limit to number of files seen by ls?
jalmberg at identry.com
Mon Jul 27 13:03:46 UTC 2009
>> understanding what is going on. I'm reading up on this, and as soon
>> as I know enough to either understand the issue, or ask an
>> intelligent question, I will do so...
> When a program is executed with arguments, there is a system
> imposed limit on
> the size of this argument list. On FreeBSD this limit can be seen
> with sysctl
> kern.argmax, which is the length in bytes.
> When you do "ls *", what really happens is that the shell expands
> the asterisk
> to all entries in the current directory, except entries starting
> with a dot
> ("hidden" files and directories). As a result, ls is really called as:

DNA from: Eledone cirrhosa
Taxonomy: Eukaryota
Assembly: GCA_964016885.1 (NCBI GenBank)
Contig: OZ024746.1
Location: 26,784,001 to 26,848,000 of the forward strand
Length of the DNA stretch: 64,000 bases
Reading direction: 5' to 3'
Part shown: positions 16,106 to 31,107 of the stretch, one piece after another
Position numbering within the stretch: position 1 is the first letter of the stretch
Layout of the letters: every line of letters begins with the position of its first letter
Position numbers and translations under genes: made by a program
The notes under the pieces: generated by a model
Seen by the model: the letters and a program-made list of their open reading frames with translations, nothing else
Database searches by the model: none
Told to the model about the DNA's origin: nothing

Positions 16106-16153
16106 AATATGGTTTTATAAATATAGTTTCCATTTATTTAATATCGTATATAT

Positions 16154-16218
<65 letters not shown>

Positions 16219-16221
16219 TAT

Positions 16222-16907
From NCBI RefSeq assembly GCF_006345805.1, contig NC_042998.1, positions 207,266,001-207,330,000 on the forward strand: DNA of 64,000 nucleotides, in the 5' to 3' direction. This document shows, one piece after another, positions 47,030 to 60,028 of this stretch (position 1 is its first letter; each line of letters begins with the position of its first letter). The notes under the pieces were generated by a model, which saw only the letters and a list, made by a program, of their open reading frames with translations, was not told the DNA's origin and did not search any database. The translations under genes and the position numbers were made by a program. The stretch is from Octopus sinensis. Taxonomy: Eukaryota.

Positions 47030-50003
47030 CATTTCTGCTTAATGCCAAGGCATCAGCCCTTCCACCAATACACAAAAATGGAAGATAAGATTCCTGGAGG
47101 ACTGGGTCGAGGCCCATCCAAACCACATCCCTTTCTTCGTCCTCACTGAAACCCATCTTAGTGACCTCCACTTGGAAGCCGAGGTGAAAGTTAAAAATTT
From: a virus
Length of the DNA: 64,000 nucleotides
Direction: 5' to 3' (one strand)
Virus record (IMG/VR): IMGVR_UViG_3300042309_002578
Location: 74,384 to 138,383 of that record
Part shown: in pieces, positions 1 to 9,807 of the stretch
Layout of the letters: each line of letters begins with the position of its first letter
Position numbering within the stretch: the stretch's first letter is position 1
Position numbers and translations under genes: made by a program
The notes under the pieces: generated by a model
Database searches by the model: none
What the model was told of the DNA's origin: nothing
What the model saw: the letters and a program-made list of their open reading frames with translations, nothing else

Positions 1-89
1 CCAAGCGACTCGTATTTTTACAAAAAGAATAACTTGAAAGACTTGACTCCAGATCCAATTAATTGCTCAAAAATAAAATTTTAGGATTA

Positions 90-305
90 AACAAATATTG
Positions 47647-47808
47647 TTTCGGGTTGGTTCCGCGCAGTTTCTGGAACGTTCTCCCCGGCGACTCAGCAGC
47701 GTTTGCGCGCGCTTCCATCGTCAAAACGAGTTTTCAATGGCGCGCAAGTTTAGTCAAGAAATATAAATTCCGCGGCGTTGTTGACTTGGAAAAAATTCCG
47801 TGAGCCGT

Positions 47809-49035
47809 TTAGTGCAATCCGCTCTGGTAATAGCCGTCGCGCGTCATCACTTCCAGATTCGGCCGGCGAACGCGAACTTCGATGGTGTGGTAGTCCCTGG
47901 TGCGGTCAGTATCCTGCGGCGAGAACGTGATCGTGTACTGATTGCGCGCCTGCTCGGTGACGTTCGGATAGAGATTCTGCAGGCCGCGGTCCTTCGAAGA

> ls file1 file2 .... fileN
> If the string length of file1 to fileN is bigger then kern.argmax,
> then you
> will get argument list too long error.
What I get is this:
> sysctl kern.argmax
Which is why I'm starting to think that (a) my problem is different
or (b) I'm so clueless that there isn't any problem at all, and I'm
just not understanding something (most likely scenario!)
I'm going to write a little script that generates a bunch of files to
test my hypothesis that once I get more than n files in a directory,
some things stop working correctly, like ls and ftp directory
listings, and to discover the value of n. That will give me some hard
data to work with.
This problem has been nagging at me for a while, so it's time I nail
it down once and for all...
I'll be back...
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